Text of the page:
Robert & Roberta Adair



Stories from Robert & Roberta Adair

of soil and icebergsSoil

This is a fairly common sight right now in our part of Japan.  When the tsunami came, rice fields, gardens, and this military lawn got flooded with salty, oily, filthy water.  A lot of these spaces have had the busted cars, garbage, fish, and other debris removed.  Now it’s time to work on the soil.

The top layer is scraped off and removed.  Then another layer is scraped into piles and removed.  Sometimes groups of people sift the soil looking for broken glass and other harmful stuff.  We’ve heard that it will likely take 5 years for all of the cultivated land to be restored and producing again.  I’ve found this process of removing the infertile soil and preparing the land to be productive again a neat picture of what God does with individuals (like me) – and, I hope, what he’s doing in this part of Japan, too.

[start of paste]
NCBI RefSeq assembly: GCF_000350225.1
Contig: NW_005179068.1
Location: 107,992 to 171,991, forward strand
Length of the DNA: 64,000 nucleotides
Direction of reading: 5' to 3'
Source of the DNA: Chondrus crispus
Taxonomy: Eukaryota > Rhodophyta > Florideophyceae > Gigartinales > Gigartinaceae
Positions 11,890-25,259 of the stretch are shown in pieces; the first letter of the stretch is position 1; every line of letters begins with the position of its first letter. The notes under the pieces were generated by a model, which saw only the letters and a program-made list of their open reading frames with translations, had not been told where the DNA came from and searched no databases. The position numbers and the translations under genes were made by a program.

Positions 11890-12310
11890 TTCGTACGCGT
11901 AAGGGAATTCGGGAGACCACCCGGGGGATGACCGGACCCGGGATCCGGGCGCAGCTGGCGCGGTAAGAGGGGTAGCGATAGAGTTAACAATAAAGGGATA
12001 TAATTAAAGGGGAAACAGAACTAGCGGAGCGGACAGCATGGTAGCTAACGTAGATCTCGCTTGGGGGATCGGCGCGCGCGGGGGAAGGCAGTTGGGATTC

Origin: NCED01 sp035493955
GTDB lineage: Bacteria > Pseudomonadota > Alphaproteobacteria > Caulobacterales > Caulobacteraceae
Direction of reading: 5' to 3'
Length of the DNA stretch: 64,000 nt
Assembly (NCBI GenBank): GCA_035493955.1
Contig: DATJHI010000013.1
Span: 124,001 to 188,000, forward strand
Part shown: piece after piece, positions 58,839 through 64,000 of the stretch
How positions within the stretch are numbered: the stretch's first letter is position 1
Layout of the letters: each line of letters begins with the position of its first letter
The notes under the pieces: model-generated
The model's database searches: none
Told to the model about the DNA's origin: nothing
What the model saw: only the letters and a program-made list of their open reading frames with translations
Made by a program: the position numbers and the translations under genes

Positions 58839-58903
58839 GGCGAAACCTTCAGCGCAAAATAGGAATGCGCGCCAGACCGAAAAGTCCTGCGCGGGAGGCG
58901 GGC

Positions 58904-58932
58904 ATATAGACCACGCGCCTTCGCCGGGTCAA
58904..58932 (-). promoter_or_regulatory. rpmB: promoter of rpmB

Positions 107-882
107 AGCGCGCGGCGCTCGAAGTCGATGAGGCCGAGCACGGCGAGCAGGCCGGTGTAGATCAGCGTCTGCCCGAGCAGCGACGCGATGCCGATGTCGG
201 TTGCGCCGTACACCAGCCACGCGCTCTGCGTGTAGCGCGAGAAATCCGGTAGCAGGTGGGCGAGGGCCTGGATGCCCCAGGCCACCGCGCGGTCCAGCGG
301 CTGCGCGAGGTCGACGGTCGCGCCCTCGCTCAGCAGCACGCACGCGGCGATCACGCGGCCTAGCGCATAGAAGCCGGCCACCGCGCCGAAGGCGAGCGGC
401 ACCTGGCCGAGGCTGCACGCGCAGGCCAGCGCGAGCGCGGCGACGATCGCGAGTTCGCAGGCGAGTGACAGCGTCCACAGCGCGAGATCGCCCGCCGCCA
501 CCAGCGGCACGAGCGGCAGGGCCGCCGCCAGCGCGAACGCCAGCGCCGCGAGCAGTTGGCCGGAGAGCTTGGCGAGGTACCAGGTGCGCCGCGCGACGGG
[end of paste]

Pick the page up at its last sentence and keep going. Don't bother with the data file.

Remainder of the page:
During our commissioning service on Sunday, the pastor talked about missionaries as icebergs (this was translated for me – I’m not close to understanding sermons).  I thought at first that he meant that, despite communication issues, we have a depth of education and experience and, oh my, aren’t we special once one gets below the surface.  Then he clarified.  We (Robert and I) are the tip of the iceberg.  The mass under the surface is our support team – dozens to hundreds of people praying regularly for us, for the church and ministry, and for Japan.

I was encouraged by this reminder.  I often feel unnecessary and even occasionally think I’m a hinderance.  I can barely communicate simple thoughts (on a good day), and I often don’t understand the culture.  Yet this iceberg analogy reminded me that it’s not about me.  It’s about the churches and people who are praying for us and for Japan.  It’s about a big God who works in and through us despite – and sometimes because of – our weaknesses.  I’m so grateful for ways God continues to teach and encourage me despite language and culture barriers.

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